There are various theories about how the sauce, which can be served with either spaghetti or linguine, acquired its name. Puttana is the Italian word for prostitute, so it means literally, spaghetti cooked ‘in the style of the prostitute.’

People have speculated that the dish could have been invented to lure men into houses of ill repute, to be served to them while they waited their turn. Or, the prostitutes may have cooked it to eat themselves, because it was quick and easy to make.

Another version is that pasta cooked alla puttanesca was convenient for married women to make so that they could spend less time in the kitchen and more time with their Neapolitan lovers.

The sauce began to crop up on restaurant menus under various names in the 19th century and the ingredients would vary slightly, according to the area of Italy.

There was a reference to the dish in a 1960s Italian novel when one of the characters says: ‘Spaghetti alla puttanesca, like they make in Siricusa’. In Sicily, the sauce is referred to as spaghetti alla siciliana and has green peppers added to it.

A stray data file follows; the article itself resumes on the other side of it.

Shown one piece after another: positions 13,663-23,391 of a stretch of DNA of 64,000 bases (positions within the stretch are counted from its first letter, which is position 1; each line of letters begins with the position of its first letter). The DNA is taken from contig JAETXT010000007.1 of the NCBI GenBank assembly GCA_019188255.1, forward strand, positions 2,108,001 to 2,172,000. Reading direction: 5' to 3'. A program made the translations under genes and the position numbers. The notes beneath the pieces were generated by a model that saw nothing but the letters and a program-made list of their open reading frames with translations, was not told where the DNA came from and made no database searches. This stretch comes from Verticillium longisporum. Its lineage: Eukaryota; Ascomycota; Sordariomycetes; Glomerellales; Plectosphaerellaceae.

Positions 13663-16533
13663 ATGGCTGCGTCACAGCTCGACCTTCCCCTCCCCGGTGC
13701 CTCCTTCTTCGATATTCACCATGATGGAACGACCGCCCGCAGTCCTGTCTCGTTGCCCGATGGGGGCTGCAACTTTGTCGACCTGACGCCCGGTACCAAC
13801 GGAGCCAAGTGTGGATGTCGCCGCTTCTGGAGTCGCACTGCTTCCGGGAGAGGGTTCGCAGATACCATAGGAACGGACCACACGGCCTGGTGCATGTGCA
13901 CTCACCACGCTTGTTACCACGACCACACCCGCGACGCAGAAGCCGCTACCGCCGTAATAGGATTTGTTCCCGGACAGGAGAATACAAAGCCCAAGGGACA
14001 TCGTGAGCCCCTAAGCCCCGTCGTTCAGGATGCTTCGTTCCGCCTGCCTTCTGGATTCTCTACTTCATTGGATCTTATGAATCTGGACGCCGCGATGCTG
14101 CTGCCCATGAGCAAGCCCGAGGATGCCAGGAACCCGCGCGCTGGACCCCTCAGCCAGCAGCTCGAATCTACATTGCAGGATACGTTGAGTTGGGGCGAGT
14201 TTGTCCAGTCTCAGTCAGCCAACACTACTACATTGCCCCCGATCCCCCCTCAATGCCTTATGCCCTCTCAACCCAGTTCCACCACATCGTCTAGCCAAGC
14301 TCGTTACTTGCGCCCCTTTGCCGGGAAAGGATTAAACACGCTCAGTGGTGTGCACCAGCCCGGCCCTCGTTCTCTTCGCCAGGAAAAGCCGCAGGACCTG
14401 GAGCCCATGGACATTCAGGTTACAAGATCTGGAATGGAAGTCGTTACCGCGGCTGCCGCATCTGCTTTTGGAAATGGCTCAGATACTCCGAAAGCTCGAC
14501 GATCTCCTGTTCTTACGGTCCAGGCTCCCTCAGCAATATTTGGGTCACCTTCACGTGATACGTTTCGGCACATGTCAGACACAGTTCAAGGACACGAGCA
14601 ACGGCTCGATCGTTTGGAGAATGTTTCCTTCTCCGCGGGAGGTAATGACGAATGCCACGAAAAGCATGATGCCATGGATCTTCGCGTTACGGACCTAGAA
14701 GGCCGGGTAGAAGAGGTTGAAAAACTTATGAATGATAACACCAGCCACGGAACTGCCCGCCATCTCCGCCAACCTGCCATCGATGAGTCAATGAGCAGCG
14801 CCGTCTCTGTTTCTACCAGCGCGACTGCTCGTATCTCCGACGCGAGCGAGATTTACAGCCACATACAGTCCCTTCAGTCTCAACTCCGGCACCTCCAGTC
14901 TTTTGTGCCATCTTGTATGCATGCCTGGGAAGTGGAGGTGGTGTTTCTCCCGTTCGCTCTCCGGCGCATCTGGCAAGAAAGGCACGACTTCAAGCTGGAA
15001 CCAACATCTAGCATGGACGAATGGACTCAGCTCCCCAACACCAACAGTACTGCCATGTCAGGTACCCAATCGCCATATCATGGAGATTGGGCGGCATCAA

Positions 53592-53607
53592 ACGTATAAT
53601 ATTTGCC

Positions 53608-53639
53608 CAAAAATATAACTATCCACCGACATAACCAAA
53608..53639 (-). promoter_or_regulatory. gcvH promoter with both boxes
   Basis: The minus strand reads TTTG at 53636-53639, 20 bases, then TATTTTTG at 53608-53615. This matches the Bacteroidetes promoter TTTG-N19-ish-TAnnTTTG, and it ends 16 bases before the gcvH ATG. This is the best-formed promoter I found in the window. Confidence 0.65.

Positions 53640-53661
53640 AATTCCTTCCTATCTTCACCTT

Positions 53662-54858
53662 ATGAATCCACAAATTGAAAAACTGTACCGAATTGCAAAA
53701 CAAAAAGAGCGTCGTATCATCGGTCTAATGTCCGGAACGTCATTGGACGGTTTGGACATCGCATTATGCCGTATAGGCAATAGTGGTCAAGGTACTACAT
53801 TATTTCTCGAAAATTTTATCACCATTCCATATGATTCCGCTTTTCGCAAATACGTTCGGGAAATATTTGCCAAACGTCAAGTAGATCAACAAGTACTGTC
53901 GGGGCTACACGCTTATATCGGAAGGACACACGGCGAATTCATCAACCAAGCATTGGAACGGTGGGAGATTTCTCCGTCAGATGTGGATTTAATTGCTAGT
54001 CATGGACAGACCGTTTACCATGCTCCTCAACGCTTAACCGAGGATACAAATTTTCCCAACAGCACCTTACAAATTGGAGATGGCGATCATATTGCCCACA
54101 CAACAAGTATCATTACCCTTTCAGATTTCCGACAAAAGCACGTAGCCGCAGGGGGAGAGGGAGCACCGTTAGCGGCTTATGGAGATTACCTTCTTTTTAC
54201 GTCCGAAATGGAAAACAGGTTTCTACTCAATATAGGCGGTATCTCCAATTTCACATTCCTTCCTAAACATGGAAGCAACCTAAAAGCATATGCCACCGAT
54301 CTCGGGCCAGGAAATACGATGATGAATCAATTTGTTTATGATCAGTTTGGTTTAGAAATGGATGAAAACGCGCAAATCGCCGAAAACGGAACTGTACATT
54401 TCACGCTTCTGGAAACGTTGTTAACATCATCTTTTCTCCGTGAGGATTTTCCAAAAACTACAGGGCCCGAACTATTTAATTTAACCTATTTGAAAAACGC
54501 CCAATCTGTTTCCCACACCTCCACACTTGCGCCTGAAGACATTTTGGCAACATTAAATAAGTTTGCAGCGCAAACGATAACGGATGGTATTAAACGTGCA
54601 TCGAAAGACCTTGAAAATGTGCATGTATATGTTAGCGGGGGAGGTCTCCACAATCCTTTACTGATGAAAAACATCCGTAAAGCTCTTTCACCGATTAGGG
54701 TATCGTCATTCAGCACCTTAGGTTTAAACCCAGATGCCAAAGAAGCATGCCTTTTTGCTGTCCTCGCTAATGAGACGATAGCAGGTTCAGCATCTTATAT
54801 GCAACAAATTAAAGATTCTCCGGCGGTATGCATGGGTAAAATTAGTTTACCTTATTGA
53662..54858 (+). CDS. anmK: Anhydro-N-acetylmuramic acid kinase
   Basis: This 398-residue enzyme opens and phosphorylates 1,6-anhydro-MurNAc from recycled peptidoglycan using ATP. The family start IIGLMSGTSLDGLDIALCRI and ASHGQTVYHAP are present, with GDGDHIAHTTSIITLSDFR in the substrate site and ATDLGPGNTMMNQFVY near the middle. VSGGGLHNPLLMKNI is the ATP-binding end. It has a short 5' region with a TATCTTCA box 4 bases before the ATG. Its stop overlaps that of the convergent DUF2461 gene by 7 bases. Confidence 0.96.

Most Neapolitan cookery books do not suggest adding anchovies to the sauce, but In Lazio, where they also claim it as their own, puttanesca sauce contains chopped anchovies.

It has also been claimed the sauce was invented at a restaurant on the island of Ischia out in the bay of Naples. A group of customers arrived late in the evening when the restaurant had practically run out of ingredients. The customers asked the owner just to give them what he had left, so he quickly made a sauce using four tomatoes, two olives and some capers and garlic, to serve with their spaghetti.

You can use either fresh or tinned tomatoes to make spaghetti alla puttanesca. If you want to make the Neapolitan version, you should fry some garlic in olive oil, add the tomatoes, capers, black olives, and parsley and let it simmer for about ten minutes while the spaghetti is cooking. 

I sometimes add a couple of chopped anchovies and a pinch of dried oregano to it, just because I enjoy the taste. Buon appetito!





Sorrento restaurant where culinary secrets of former priest still delight diners

O'Parrucchiano has been serving diners on Sorrento's Corso d'Italia since 1868
O'Parrucchiano has been serving diners on
Sorrento's Corso d'Italia since 1868
One of the longest established restaurants in Sorrento, O’Parrucchiano continues to serve high-quality, traditional Sorrento dishes in a magical setting, despite being right in the centre of the resort.

Although O’Parrucchiano is just off the busy Corso d’Italia, you feel as though you are in a citrus grove as you sit on the glass-covered dining terrace, surrounded by a garden filled with lemon trees.